Ali Khamenei's desire for more uranium enrichment centrifuges is a thinly-veiled bid to gain as many concessions as possible in nuclear negotiations with Western powers, says Soona Samsami of the National Council of Resistance of Iran.

Writing in The Hill, Ms Samsami wrote: "Iranian Supreme Leader Ali Khamenei recently said in a high-profile speech that Iran has a 'definite need' for tens of thousands of more uranium enrichment centrifuges than it already has. The statement was made ahead of a July 20 deadline for a deal between Iran and the United States, Britain, France, Germany, Russia and China.

"Detecting indecisiveness among western powers, Khamenei was clearly raising the stakes to gain as many concessions as possible.

"On July 18, both sides agreed to extend the negotiations for another four months, without any clear prospects of an agreement that would serve the objective stated by President Obama: to deny the Iranian regime the ability to develop a nuclear weapon.

"The extended interim agreement requires the United States to ease sanctions on Tehran while granting mullahs access to nearly three billion additional dollars. The cash could be used to fund the regime’s terror network, particularly in Syria and Iraq, and suppress its own population. The number of executions has jumped significantly since the talks started under the regime’s president Hassan Rouhani."

Meanwhile, Iran has no intention of dismantling any of its centrifuges or the Arak heavy water reactor - whose existence was uncovered by the Iranian Resistance - that former senior Obama administration official Robert Einhorn labelled a 'plutonium bomb factory', she wrote.

She added: "Also unclear is the level of access granted to international inspectors for a number of highly sought nuclear sites, documents, and experts. The State Department has made no reference since the extension of the talks to 'possible military dimensions', a pseudonym used by the International Atomic Energy Agency (IAEA) to refer to the development of a nuclear weapon by Tehran."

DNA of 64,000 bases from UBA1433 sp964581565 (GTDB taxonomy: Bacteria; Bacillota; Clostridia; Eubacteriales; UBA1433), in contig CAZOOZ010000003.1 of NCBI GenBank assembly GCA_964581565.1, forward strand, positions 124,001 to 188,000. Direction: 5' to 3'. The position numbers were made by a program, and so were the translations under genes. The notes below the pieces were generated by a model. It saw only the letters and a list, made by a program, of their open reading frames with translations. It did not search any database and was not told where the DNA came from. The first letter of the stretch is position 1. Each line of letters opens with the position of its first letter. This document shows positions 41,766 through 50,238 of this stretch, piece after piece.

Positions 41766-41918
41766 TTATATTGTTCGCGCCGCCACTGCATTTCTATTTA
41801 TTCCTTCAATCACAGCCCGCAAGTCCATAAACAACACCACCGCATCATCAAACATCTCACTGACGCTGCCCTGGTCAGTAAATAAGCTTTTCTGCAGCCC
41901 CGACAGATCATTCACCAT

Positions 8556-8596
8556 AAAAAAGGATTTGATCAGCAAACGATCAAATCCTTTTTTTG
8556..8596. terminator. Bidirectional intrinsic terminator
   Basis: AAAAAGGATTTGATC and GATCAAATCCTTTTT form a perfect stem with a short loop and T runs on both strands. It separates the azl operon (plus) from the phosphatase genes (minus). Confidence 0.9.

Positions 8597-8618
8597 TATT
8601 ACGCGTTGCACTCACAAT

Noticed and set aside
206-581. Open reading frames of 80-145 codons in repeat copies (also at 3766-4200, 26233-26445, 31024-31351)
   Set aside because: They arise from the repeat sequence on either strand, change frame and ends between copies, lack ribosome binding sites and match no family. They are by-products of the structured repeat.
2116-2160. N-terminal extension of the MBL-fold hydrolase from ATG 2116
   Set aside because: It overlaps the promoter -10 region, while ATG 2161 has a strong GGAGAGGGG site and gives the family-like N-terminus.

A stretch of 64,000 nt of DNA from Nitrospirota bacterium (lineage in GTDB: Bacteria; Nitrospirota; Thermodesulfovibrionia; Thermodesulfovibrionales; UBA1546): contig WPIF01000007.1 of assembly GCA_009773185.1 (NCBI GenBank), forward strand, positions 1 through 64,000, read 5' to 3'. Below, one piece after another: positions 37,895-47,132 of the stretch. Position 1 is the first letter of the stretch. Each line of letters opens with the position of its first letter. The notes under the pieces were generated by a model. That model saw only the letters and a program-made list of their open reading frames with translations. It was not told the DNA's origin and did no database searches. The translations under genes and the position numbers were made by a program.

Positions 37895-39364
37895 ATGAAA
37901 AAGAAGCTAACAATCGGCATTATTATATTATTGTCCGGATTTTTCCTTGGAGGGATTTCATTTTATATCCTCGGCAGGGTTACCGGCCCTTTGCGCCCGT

She quoted Mrs Rajavi, the President-elect of the Iranian Resistance as saying: "The endless marathon of talks will bear no fruit other than giving this regime the opportunity to engage in further deception.

"The regime must fully implement the UN Security Council resolutions, particularly a complete halt of uranium enrichment, acceptance of the Additional Protocol, and securing of free access to IAEA inspectors to the regime's suspicious nuclear installations and sites."

Ms Samsami added: "Nuclear talks must be coupled with holding the religious dictatorship to account for the flagrant violations of human rights in Iran and the genocides in Syria and Iraq. Nuclear concealment, human rights abuses, and the export of fundamentalism and terrorism are three indispensable attributes of the regime.

"If pressure worked to bring the faltering and loathed regime into the negotiating room, more pressure will be even more effective in thwarting the nuclear threat.

"The US has significant diplomatic or non-military leverage that it has not tapped. Washington can make life miserable for the mullahs and compel them to give up their weapons program by helping to further empower the organized democratic opposition to the Iranian regime.

"The current policy is clearly not working to Washington's favor. A major shift in US policy on Iran is long overdue. Without it, a nuclear-armed Iran seems almost inevitable."

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